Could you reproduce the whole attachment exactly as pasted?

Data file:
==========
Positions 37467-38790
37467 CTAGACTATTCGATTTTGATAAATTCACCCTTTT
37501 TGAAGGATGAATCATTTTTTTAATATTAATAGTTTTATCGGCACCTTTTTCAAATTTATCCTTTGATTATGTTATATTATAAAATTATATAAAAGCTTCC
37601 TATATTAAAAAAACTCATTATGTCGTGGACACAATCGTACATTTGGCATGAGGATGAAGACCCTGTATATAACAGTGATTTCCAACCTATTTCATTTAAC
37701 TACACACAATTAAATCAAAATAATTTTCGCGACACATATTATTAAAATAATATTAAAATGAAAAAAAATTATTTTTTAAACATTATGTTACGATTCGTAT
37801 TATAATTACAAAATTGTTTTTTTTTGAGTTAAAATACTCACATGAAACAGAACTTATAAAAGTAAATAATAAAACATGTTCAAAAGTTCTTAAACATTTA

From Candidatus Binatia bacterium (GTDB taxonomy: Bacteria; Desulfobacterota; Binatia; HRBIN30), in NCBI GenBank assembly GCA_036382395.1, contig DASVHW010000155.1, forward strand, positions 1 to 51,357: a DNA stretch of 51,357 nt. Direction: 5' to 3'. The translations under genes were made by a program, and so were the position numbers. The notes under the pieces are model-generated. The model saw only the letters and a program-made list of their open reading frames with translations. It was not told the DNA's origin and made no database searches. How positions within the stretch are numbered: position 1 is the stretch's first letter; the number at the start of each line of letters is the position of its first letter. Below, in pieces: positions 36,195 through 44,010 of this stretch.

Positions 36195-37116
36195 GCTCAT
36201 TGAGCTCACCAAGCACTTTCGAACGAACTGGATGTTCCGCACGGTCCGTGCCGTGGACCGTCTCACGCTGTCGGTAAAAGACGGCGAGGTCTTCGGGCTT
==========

Positions 37467-38790
37467 CTAGACTATTCGATTTTGATAAATTCACCCTTTT
37501 TGAAGGATGAATCATTTTTTTAATATTAATAGTTTTATCGGCACCTTTTTCAAATTTATCCTTTGATTATGTTATATTATAAAATTATATAAAAGCTTCC
37601 TATATTAAAAAAACTCATTATGTCGTGGACACAATCGTACATTTGGCATGAGGATGAAGACCCTGTATATAACAGTGATTTCCAACCTATTTCATTTAAC
37701 TACACACAATTAAATCAAAATAATTTTCGCGACACATATTATTAAAATAATATTAAAATGAAAAAAAATTATTTTTTAAACATTATGTTACGATTCGTAT
37801 TATAATTACAAAATTGTTTTTTTTTGAGTTAAAATACTCACATGAAACAGAACTTATAAAAGTAAATAATAAAACATGTTCAAAAGTTCTTAAACATTTA

From Candidatus Binatia bacterium (GTDB taxonomy: Bacteria; Desulfobacterota; Binatia; HRBIN30), in NCBI GenBank assembly GCA_036382395.1, contig DASVHW010000155.1, forward strand, positions 1 to 51,357: a DNA stretch of 51,357 nt. Direction: 5' to 3'. The translations under genes were made by a program, and so were the position numbers. The notes under the pieces are model-generated. The model saw only the letters and a program-made list of their open reading frames with translations. It was not told the DNA's origin and made no database searches. How positions within the stretch are numbered: position 1 is the stretch's first letter; the number at the start of each line of letters is the position of its first letter. Below, in pieces: positions 36,195 through 44,010 of this stretch.

Positions 36195-37116
36195 GCTCAT
36201 TGAGCTCACCAAGCACTTTCGAACGAACTGGATGTTCCGCACGGTCCGTGCCGTGGACCGTCTCACGCTGTCGGTAAAAGACGGCGAGGTCTTCGGGCTT